Sablefish/Black Cod

Anoplopoma fimbria

Market Name(s): Black cod, butterfish, sable

Contact Purchasing
Sablefish/Black Cod
  • Primary Source: Alaska, British Columbia, West Coast
  • Season: Alaska: Mar 15 - Nov 15; West Coast: Longline fall; trawl bycatch year-round.
  • Primary Fishing Method: Longline, trawl

Size Range:

Max Size: 40 lbs

Avg. Size: 5-9 lbs

Product forms:

FRESH: Skin-on and skin-off pinbone-in fillets, H&G (J-cut).

FROZEN: H&G (J-cut).

Storage & Handling

Properly handled and well iced at 32°F, pinks will remain in good condition for up to 7 days after harvest. Frozen pinks will remain in good condition up to a year if stored at -5° to -15°F.


Cooking Suggestions

Also known as black cod, this fish is exceptionally rich and buttery. It is a delicacy, and can be served simply with salt, pepper and favorite herbs, then sprinkled with lemon juice and baked. Or try sautéing and serve with wine butter sauce. Because of its high oil content, sablefish is also excellent marinated then grilled or broiled.

Selling Points

  • An extremely flavorful fish that is a delicacy in Japan. An excellent alternative to Chilean sea bass.
  • Good quality trawl sablefish are an excellent value much of the year.


  • Grayish flesh color and blood spots indicate bruising and mishandling.
  • Dull eyes and faded gills on whole fish indicate fish is not as fresh as it should be.
  • Yellowing indicates fat is going rancid.
  • Off odor.

The Pacific Advantage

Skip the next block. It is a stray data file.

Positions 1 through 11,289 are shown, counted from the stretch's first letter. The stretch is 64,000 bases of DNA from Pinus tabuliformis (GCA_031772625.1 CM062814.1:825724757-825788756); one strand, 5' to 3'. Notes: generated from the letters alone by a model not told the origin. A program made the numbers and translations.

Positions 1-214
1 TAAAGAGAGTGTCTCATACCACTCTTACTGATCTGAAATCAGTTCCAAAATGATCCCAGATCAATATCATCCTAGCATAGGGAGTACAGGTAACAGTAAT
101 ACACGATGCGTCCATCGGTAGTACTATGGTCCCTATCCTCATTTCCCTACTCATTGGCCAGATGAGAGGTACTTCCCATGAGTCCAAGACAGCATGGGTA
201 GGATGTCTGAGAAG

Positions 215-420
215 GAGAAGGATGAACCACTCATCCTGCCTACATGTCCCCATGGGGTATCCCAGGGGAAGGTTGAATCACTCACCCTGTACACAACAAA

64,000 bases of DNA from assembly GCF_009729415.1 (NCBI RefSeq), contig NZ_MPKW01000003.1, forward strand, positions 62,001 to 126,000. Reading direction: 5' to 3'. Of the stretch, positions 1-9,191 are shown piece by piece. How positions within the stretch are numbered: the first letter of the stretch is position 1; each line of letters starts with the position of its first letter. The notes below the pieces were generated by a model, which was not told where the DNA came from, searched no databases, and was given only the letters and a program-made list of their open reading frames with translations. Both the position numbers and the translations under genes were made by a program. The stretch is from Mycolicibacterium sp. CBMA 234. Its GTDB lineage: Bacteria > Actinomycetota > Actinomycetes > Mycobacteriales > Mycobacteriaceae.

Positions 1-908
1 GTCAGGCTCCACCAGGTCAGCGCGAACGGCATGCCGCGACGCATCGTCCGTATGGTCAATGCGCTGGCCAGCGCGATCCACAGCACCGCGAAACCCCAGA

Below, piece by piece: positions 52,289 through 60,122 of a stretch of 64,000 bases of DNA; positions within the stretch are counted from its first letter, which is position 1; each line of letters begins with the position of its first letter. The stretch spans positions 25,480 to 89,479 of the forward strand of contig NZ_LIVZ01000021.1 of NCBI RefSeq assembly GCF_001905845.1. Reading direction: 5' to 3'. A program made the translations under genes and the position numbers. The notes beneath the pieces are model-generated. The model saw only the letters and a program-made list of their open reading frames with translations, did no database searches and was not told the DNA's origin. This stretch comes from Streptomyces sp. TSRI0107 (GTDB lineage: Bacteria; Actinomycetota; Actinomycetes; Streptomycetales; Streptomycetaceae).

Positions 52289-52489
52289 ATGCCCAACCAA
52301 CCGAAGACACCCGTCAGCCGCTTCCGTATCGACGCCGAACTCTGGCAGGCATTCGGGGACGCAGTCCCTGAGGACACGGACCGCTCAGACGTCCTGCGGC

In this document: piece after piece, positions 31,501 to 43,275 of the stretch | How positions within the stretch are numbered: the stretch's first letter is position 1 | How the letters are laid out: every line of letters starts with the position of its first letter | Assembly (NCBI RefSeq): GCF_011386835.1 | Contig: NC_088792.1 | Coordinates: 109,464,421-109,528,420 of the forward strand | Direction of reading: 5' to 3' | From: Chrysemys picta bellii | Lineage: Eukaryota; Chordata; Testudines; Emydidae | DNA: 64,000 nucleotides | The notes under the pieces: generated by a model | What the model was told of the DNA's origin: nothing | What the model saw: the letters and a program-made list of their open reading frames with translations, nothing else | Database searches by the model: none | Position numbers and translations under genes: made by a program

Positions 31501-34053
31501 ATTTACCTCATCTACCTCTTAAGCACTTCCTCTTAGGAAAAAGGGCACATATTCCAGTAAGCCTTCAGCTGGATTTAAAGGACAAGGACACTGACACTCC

• Pacific Seafood owns and operates plants in the prime catch areas in Northern California, Oregon, Washington, British Columbia and Alaska
  • Pacific Seafood works closely with the fishermen on best catching and handling procedures to ensure top quality
  • Pacific Seafood brand Black Cod is respected worldwide
  • Pacific Seafood industry leading product traceability systems, assuring food safety
  • Pacific Seafood is a founding member of NFI Better Seafood Board for ethical industry practices


One of the market names for sablefish—butterfish—says it all. Exceptionally rich and flavorful, sablefish is the most expensive bottomfish landed by U.S. fishermen. Although more than 90% of the sablefish catch is exported to Japan, a growing number of chefs in the U.S. are learning to appreciate the buttery taste and texture of this unique fish.

Sablefish are found on both sides of the North Pacific, more than 99% of the commercial catch comes from the eastern North Pacific, where sablefish are caught from the Bering Sea to central California.

They are called black cod, sablefish do not belong to the cod family. They belong to the Anoplopomatidae family, a unique group of fish.

Along with Pacific halibut, sablefish are managed in Alaska and British Columbia by an IFQ (Individual Fishing Quota) system, which allows individual longline fishermen to harvest a predetermined amount of fish anytime they want when the season is open from March 15 to November 15.

Off the West Coast, longliners fish sablefish in the fall, most of which is frozen and exported to Japan. Small amounts of sablefish are landed year round by West Coast draggers who land the fish as a bycatch. This fish is often sold fresh, either as fillets or H&G. Larger sablefish, which are caught in deeper, colder water, command a higher price as they have a higher oil content and superior texture. As a rule, sablefish caught off Alaska are larger than sablefish caught off the West Coast.

Alaska produces about 75% of the North American sablefish harvest. In most years, about 30,000-40,000 tons of sablefish are caught off North America.

The term kasu cod is a Japanese term for sablefish that has been marinated in a paste that is left over from making sake, Japanese rice wine.